Background. Household contacts of patients with tuberculosis (TB) are at great risk of TB infection. The aim of this study was to develop a predictive model of TB transmission among household contacts. Method. This was a secondary analysis of data from a prospective cohort study, in which a total of 700 TB patients and 3417 household contacts were enrolled between 2010 and 2013 at two study sites in Peru. The incidence of secondary TB cases among household contacts of index cases was recorded. The LASSO regression method was used to reduce the data dimension and to filter variables. Multivariate logistic regression analysis was applied to develop the predictive model, and internal validation was performed. A nomogram was constructed to display the model, and the AUC was calculated. The calibration curve and decision curve analysis (DCA) were also evaluated. Results. The incidence of TB disease among the contacts of index cases was 4.4% (149/3417). Ten variables (gender, age, TB history, diabetes, HIV, index patient’s drug resistance, socioeconomic status, spoligotypes, and the index-contact share sleeping room status) filtered through the LASSO regression technique were finally included in the predictive model. The model showed good discriminatory ability, with an AUC value of 0.761 (95% CI, 0.723–0.800) for the derivation and 0.759 (95% CI, 0.717–0.796) for the internal validation. The predictive model showed good calibration, and the DCA demonstrated that the model was clinically useful. Conclusion. A predictive model was developed that incorporates characteristics of both the index patients and the contacts, which may be of great value for the individualized prediction of TB transmission among household contacts.

1. Introduction

Tuberculosis (TB) continues to be a heavy global burden. It is estimated that 10 million persons worldwide were newly infected in 2017, including 5.8 million men, 3.2 million women, and 1 million children (≤15 years) [1]. TB is the leading cause of death caused by a single pathogen infection, and its mortality rate in 2017 reached 16% [1]. Early diagnosis of TB is very important [2]. However, the occurrence of TB infection is generally difficult to predict, and delays in diagnosis are common.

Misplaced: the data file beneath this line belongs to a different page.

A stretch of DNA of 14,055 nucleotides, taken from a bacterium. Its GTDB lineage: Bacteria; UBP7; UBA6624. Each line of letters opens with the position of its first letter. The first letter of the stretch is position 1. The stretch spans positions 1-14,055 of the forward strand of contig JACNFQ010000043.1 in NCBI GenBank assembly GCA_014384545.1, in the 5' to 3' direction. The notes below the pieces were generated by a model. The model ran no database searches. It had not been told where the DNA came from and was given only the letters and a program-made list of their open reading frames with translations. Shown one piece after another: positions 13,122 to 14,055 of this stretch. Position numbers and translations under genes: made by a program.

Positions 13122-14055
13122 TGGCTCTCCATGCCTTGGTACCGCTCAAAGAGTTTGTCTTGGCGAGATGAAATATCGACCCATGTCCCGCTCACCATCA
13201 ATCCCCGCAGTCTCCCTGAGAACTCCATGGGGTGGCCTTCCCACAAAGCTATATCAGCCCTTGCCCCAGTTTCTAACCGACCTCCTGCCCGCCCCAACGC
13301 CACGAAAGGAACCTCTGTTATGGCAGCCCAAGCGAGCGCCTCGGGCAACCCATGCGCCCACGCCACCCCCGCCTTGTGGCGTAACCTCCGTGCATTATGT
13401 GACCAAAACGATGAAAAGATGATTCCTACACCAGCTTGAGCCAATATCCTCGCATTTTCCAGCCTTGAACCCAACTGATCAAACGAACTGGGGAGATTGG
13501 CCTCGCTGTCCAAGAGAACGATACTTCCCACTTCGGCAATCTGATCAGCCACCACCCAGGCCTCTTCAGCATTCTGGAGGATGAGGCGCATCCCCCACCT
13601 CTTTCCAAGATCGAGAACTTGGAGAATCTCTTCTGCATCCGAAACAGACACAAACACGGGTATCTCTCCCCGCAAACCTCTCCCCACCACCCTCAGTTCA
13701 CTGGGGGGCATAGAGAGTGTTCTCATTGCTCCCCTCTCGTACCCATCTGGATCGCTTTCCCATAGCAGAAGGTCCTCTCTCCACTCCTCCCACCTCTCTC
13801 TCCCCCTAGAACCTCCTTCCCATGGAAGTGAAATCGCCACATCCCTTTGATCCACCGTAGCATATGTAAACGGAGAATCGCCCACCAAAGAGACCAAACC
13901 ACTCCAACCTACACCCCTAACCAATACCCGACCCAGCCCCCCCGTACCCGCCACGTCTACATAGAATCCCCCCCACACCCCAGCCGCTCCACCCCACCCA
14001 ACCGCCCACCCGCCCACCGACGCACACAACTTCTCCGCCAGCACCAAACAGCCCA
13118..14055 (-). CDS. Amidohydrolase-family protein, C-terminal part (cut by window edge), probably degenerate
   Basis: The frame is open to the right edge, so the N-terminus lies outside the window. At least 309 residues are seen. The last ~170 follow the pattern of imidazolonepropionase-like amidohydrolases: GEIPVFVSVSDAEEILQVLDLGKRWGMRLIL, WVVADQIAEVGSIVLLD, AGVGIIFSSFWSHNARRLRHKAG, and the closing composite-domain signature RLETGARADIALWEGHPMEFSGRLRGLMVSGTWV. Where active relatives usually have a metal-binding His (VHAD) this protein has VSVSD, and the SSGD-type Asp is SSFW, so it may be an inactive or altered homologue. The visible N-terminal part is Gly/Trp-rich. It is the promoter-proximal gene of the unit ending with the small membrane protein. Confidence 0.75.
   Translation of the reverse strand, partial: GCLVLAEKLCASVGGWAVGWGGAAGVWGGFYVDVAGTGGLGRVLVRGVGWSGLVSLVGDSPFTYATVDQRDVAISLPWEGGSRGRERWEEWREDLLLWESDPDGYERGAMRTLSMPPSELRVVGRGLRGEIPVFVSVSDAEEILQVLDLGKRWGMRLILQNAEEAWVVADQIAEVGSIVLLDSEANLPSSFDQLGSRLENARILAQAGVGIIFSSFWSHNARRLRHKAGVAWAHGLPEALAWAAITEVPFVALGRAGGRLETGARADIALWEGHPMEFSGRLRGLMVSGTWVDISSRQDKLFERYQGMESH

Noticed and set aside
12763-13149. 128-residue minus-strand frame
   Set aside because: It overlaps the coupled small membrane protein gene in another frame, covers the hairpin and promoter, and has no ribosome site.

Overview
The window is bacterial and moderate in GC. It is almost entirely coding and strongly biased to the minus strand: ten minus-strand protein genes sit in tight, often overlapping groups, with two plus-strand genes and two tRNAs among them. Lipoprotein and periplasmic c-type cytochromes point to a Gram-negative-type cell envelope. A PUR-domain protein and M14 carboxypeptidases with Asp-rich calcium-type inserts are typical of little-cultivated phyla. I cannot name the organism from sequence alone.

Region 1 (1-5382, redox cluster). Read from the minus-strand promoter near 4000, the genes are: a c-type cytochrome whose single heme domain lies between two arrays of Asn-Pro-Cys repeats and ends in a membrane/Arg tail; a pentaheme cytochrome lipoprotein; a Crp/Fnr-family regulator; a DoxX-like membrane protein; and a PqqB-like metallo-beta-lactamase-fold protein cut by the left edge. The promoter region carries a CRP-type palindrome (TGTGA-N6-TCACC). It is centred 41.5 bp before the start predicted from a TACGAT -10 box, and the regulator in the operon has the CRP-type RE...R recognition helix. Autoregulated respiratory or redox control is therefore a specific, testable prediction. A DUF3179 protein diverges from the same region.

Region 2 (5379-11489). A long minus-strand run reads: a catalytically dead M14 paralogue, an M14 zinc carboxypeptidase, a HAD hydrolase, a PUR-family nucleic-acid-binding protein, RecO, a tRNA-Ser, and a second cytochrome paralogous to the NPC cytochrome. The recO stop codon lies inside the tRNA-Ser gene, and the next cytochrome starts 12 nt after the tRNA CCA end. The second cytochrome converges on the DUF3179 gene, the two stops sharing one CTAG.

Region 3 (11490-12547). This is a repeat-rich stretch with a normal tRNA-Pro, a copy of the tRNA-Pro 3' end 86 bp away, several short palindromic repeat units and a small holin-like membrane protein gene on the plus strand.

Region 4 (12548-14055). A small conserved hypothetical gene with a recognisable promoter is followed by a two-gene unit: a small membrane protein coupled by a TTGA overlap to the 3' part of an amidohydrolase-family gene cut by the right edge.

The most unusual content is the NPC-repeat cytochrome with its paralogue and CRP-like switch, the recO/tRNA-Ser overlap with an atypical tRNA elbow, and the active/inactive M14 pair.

As an infectious pathogen, Mycobacterium tuberculosis is characterized by its ability to be transmitted and to cause disease in another host. Individuals in contact with active TB patients are susceptible to TB, and household contacts are considered to be at higher risk due to their constant exposure to infected patients [3]. Several studies have revealed that a number of clinical, environmental, and socioeconomic variables (such as human immunodeficiency virus (HIV) positive, diabetic, and poverty status) may affect the incidence of TB in contacts [3]. In addition, previous studies involving both animal models and human patients have demonstrated that the pathogenicity of drug-resistant and drug-susceptible Mycobacterium tuberculosis differs [35]. Previously, although several predictive models of TB infection based on nosocomial small samples have been established and showed certain application value in predicting the duration of TB patient isolation [68], to the best of our knowledge, there is currently no model available for prediction of TB transmission in communities or households.

In the present study, based on a completed 3-year prospective cohort study [3], the clinical, environmental, and socioeconomic characteristics of both index TB patients and their household contacts were retrospectively investigated to develop a predictive model of TB transmission.

2. Methods

2.1. Study Population and Ethics

This study was based on a previous prospective cohort study conducted in Peru [3], which is classified by the WHO as a high TB burden country [1]. A total of 700 TB patients (213 multidrug-resistant tuberculosis (MDRTB) cases and 487 drug-susceptible cases) and 3417 household contacts were enrolled between September 2010 and September 2013 for the study. In the previously published study [3], Grandjean et al. have clearly stated that the ethical approval of this study was obtained from the Institutional Review Board of Universidad Peruana Cayetano Heredia (IRB00001014), and informed written consent was obtained from all participants.